Censor Board breaks free of nudity barriers

Wednesday, 29 January 2014 - 10:45am IST | Place: Ahmedabad, Mumbai | Agency: DNA
The censor board has for the first time cleared a film with scenes of female frontal nudity and shots of bare male posteriors. The Indian audience will get to see celebrated filmmaker Steve McQueen’s Golden Globe-winner and Oscar-nominated In 12 Years A Slave (I12YAS) without the Central Board of Film Certification (CBFC) having used its scissors. The film releases on Friday.
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The censor board has for the first time cleared a film with scenes of female frontal nudity and shots of bare male posteriors. The Indian audience will get to see celebrated filmmaker Steve McQueen’s Golden Globe-winner and Oscar-nominated In 12 Years A Slave (I12YAS) without the Central Board of Film Certification (CBFC) having used its scissors. The film releases on Friday.
The move is seen as a sign of the censor board opening up to explicit adult content on screen. Interestingly, filmmaker Hansal Mehta only last week tore into the CBFC and filed an RTI application to know why Goliyon Ki Raasleela Ram-Leela was given a U/A certificate whereas his film Shahid got an A. 
McQueen is naturally thrilled with the censor board’s liberal ways. “As a filmmaker, I needed to see the lashes on the back. I needed to see the pyschological effect afterward. If I hadn’t done that, I would have done a disservice because that evidence had to be shown. The lynching had to be depicted in the best possible manner because it happened to hundreds of thousands of people. As someone whose ancestors experienced it, I needed to do it the way I did it,” he told dna. 
I12YAS is based on Solomon Northup’s 1853 memoir of the same name. Actor Michael Fassbender says the frontal nude shots and exposed derrieres are necessary because “that’s the reality of it”. He said: “If we really want to do justice to Solomon’s story, who are we to censor it?”
Incidentally, I12YAS initially faced six cuts, but a revising committee gave it a green signal without any. “The CBFC is in sync with the changing sensibilities and for the past three years, has tried to be as accommodating as possible with content. But we have to step in when the content gets discriminatory or derogatory with regard to caste, class, religion or gender,” CBFC spokesperson Anjum Rajabali told dna. “I12YAS was given clearance based on merit after it was felt that the scenes were necessary and that cutting them would take away from the film itself. However, this does not mean a blanket approval for nudity in adult-only films.”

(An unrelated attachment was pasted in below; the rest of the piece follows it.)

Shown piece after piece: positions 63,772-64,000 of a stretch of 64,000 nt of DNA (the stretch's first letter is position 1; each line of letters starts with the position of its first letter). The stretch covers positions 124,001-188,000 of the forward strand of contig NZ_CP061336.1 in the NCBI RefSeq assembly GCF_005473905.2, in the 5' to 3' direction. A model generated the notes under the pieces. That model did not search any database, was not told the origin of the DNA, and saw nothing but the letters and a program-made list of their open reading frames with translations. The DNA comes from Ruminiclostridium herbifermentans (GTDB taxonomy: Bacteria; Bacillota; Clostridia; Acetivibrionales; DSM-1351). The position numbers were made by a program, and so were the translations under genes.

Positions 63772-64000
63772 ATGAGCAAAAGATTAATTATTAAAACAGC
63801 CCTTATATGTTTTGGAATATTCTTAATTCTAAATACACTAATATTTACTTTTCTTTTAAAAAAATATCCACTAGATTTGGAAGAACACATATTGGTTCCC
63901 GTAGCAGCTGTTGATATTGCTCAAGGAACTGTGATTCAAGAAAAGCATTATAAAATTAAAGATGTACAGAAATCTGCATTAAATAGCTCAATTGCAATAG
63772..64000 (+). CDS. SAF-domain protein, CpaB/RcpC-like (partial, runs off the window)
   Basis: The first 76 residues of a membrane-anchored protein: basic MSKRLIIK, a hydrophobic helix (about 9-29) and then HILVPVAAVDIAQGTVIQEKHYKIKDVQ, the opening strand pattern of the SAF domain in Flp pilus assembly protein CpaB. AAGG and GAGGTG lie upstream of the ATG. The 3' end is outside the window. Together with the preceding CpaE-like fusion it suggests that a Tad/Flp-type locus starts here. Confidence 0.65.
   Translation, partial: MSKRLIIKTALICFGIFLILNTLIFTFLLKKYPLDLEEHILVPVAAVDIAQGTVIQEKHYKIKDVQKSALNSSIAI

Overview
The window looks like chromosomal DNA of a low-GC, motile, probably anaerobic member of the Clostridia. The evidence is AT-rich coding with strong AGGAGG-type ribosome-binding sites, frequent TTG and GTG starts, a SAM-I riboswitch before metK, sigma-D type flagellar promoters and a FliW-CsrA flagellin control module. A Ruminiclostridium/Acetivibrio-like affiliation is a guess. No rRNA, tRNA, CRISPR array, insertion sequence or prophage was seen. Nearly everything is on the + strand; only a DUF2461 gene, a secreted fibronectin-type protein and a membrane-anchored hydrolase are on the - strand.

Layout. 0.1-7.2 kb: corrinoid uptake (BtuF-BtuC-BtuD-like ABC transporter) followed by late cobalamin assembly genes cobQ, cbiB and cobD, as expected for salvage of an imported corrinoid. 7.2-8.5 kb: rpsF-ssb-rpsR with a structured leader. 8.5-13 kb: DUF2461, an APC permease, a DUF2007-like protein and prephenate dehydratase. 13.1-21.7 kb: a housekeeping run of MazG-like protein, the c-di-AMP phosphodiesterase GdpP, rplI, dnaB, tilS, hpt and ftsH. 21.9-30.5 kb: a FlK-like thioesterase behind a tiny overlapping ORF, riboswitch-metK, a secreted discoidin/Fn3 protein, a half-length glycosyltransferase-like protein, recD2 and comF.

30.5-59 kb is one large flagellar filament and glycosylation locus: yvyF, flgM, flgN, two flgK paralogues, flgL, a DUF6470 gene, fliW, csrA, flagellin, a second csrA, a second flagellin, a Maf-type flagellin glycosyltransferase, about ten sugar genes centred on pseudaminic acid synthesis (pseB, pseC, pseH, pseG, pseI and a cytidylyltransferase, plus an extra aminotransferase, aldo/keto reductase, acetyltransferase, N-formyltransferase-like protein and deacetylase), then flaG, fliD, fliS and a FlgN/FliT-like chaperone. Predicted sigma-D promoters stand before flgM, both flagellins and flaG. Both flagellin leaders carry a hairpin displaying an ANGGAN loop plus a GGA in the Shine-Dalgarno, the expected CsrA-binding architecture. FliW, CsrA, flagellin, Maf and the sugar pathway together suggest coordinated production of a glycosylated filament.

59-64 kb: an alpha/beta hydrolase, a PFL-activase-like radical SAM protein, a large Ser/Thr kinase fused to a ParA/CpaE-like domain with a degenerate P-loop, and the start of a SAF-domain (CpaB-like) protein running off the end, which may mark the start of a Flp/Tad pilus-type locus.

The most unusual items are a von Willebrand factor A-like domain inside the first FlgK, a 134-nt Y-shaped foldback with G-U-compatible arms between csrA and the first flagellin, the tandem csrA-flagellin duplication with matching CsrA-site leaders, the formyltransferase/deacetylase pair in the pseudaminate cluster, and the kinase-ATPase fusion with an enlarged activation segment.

For instance, a similar depiction of stripping to keep slaves in check was excised from Quentin Tarantino’s 2012 revenge fantasy Django Unchained. Set in the same period as I12YAS, the film’s Indian version dropped a fleeting glimpse of Django’s wife Broomhilda being denuded and thrown into a box as punishment. Another scene of a nude Django nearly being castrated was also snipped. 
Recently, Martin Scorsese’s The Wolf of Wall Street had to shed nearly seven minutes of exposure before being deemed fit for Indian audiences. 
Ashim Ahluwalia’s recently released A-rated Miss Lovely had to morph female frontal nudity with blurs.
The only time Bollywood pushed the envelope on female frontal nudity was in Shekhar Kapur’s Bandit Queen, a biopic on Phoolan Devi which released in 1994. This had led to a heated exchange of words between author Arundhati Roy and the filmmaker.
Rajabali rubbished Hansal Mehta’s claims of double standards, but other censor board members like Nandini Sardesai are shocked with what is happening.
“When I saw The Wolf of Wall Street, I was shocked to see some scenes which had made the cut. Yes there is the Cinematograph 
Act, but the kind of subjectivity that one sees in the standards used for Hindi, Malayalam or Tamil cinema and Hollywood is bizarre,” she said.
Sardesai cites the example of Pyaar Ka Punchnama, which released in 2011. “We gave them an A certificate even at the review, 
but they took it to Chennai and got a U/A. When you fill your panel with political appointees with no exposure to cinema, what do you expect?”

 


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